Thursday, August 10, 2006

Radio Free Joe

Lord help me.. I have Joe Cook on the brain! I've spent more time than I care to acknowledge trying to track down Joe's radio shows.. even going so far as to actually attempt spending money in the effort. I first caught notice of Joe's radio career while window shopping on Ebay a few years ago. I was startled and depressed to discover that what appeared to be the bulk of Joe's personal estate was being cast to the four winds. Letters, photos, home movies, scrapbooks, etc., all very rare windows into the life and career of this unique and extremely talented comedian being scattered.. permanently diffused, useless for research. None if it was within my price range, either. Certainly not the huge and almost certainly one-of-a-kind transcription discs of Joe's radio appearances. In desperation, I sent out emails to both buyers and sellers but to no avail. Money walks. I had little doubt that, given the scarcity of the material and Cook's extreme obscurity, that I'd go to my grave without hearing Joe's contributions to the world of OTR (sob).

Well, I was wrong. It seems today that there's no media so obscure that it won't be digitized and made available somewhere, and Joe Cook's radio work is no exception. The good folks of the Old Time Radio Researchers Group have made available, on, a set of all known extant episodes of The Shell Chateau (aka The Shell Show), including five hosted by Joe, some of his last radio work as a headliner. The Shell Chateau had been created in 1935 as a vehicle for Al Jolson, but restless Jolie was chronically hard to pin down to a schedule and his role as host and star attraction was frequently filled in by others, such as Wallace Beery. Starting on January 7th, 1937, Joe Cook took over as host and revamped the variety hour into a "Three-Ring Circus of Entertainment", featuring not only performers but sports celebrities, cartoonists and other notables of the day. Cook hosts The Shell Show with his customary affable cheeriness, but the show, with all and sundry reading awkwardly from scripts (especially the non-performers), sounds downright atavistic in comparison with the earlier, vibrant Jolson episodes. But it's downright hard not to like a series that has the devil-may-care audacity to feature opera stars, animal trainers, ballerinas, and Betty Boop all on the same bill of fare. Nonetheless, Cook makes a far less interesting master of ceremonies than he does a featured comedian. Much of Cook's time is spent trying to salvage interviews with mike-shy guests with puns and gags, and this general overexposure tends to take the luster off those occasions when he grabs the spotlight for one of his trademark monologues or novelty numbers.

Incidentally, Toto the Clown (Armando Novello), one of the guests on the 1/23/37 show, is the same Toto who, back in 1918, ditched his series of shorts with Hal Roach, thus making room at the Roach studio for Stan Laurel. On the show, Toto makes his entrance in a tiny clown car while Cook describes the action for the listening audience ("Here he comes now in his famous automobile! The smallest automobile you've ever seen! It's only two feet high! You could almost park it in your vest pocket!"). Toto, who is announced as speaking in public for the first time, is a true eccentric with a thick accent who throws Cooks repeatedly by diverging from the script. It just doesn't get much stranger than this, folks.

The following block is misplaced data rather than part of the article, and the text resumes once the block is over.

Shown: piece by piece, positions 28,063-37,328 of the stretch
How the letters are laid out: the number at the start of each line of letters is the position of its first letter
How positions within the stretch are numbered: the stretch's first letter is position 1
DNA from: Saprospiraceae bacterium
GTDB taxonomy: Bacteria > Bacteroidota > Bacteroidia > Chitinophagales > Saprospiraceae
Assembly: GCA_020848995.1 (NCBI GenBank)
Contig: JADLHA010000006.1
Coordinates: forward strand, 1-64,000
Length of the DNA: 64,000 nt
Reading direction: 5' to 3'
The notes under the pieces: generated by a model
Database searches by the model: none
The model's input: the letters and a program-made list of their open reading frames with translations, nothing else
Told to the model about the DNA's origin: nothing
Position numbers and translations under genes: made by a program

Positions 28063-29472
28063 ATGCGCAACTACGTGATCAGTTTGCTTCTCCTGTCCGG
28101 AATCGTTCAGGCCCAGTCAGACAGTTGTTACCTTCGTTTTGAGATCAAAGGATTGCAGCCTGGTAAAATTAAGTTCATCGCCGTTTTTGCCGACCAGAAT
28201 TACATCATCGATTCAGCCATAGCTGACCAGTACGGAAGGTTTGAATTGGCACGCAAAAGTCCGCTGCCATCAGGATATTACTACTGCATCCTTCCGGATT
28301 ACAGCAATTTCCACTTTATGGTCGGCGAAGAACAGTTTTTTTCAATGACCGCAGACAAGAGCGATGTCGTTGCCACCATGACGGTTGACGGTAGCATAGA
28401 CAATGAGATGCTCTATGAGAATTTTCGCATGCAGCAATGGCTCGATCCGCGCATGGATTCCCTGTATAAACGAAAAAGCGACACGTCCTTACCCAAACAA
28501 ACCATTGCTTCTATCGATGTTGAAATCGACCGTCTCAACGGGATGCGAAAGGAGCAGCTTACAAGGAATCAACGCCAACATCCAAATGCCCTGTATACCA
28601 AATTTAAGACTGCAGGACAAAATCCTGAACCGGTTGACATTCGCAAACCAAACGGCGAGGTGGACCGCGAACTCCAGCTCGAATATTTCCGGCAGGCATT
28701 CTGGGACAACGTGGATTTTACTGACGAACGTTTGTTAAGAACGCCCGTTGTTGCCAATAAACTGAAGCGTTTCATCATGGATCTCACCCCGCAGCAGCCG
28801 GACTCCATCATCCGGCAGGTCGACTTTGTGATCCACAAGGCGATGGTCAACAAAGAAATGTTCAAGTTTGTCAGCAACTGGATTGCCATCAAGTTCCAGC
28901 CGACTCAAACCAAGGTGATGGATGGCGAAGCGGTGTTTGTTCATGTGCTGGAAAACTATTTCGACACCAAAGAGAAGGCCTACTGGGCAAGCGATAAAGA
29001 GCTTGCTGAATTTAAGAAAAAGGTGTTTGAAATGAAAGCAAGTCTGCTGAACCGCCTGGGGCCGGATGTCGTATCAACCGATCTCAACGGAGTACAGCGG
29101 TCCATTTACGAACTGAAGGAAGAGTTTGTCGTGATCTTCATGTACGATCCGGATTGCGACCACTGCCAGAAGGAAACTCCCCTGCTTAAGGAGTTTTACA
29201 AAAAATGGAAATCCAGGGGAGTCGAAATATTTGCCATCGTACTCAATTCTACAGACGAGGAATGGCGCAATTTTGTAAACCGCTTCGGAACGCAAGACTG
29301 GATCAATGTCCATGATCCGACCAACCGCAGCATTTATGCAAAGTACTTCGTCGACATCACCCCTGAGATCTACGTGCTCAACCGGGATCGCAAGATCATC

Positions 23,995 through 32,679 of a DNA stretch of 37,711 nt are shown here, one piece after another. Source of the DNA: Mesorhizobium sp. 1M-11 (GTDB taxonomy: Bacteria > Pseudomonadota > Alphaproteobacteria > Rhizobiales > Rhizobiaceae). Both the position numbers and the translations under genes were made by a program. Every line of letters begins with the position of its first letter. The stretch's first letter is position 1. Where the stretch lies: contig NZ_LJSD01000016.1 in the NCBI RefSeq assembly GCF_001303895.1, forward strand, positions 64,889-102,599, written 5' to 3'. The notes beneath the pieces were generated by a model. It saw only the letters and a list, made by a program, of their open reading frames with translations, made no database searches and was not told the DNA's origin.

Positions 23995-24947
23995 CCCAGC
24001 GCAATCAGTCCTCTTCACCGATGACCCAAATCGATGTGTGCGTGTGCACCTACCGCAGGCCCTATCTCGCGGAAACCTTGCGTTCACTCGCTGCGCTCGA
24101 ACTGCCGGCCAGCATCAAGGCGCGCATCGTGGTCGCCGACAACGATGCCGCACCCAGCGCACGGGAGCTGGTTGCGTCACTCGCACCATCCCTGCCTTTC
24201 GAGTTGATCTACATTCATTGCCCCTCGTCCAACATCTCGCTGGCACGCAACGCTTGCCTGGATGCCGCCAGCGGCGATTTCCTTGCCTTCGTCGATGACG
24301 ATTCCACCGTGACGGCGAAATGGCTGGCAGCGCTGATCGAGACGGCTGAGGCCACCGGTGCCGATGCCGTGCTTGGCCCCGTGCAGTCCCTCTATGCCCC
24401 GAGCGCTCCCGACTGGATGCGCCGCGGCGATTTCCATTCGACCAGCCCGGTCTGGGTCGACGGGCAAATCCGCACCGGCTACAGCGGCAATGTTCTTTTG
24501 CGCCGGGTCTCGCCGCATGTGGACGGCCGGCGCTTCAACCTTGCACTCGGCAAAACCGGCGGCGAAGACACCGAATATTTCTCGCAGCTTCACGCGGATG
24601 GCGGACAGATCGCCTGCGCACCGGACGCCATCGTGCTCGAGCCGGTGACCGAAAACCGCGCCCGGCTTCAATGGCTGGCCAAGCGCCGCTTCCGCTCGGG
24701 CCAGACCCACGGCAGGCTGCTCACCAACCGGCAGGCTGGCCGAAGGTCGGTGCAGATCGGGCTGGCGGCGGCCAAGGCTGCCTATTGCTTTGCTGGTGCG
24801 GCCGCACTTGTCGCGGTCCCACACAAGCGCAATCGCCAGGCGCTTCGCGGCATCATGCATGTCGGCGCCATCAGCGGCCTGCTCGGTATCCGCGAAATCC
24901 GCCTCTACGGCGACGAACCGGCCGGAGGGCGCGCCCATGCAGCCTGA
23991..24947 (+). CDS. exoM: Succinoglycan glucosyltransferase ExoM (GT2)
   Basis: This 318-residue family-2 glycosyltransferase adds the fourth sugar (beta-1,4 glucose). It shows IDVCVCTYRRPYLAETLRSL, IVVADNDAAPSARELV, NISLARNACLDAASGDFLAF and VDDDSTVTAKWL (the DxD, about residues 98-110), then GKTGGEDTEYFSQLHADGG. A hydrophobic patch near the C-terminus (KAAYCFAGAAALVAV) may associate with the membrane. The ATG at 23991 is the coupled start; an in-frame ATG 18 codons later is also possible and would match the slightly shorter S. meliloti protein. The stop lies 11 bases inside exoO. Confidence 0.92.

Shell Chateau 37-01-16 Guests - Sonja Henie, Larry Adler, Betty Boop (Mae Questel)
Shell Chateau 37-01-23 Guests - The Happiness Boys, Rube Goldberg, Toto the Clown
Shall Chateau 37-02-06 Guests - George O'Brien, Enzio Pinza, Mitzi Green
Shell Chateau 37-02-13 Guests - Effrem Zimbalist, Jean Hersholt
Shell Chateau 37-05-29 Guests - Walter Hampton, Connie Mack, Bert Lynn ("inventor of the electric guitar")

Labels: , , ,


Anonymous Anonymous said...

That does sound bizarre, and your comment about the lackluster reading of scripts by amateurs must have been heightened when Wally Beery hosted. Of all the inarticulate guys to have host something! I don't have a sound card in my computer, so I don't know that I can listen to these anytime soon, but hopefully will eventually. I was amused, to see George O'Brien at the bottom of the entry, guesting with poor st-st-stuttering Joe. Here's something that probably only bugs me. Legend has it, and you hear this all the time from Silent Film lecturers that George O'Brien was so upset by all those extras dying on Noah's Ark that he retired and became a policeman. But everytime I turn around, there's George O'Brien, doing westerns, doing radio, I guess he 'mentally' retired but in fact, kept going right along.

11:54 AM  
Blogger Aaron Neathery said...

I've never seen the (in)famous 1928 Noah's Ark. Is it true that footage of the drownings remains in the film? I'm still shocked that there weren't serious repercussions for those three (or more?) deaths.

And as far as the sound card goes, get one asap.. or an inexpensive MP3 player. There's a world of classic comedy material online for the taking as long as you have the right soft/hardware.

1:18 PM  
Anonymous Anonymous said...

You can find three more of Joe's radio appearances here:

12:50 PM  

Post a Comment

<< Home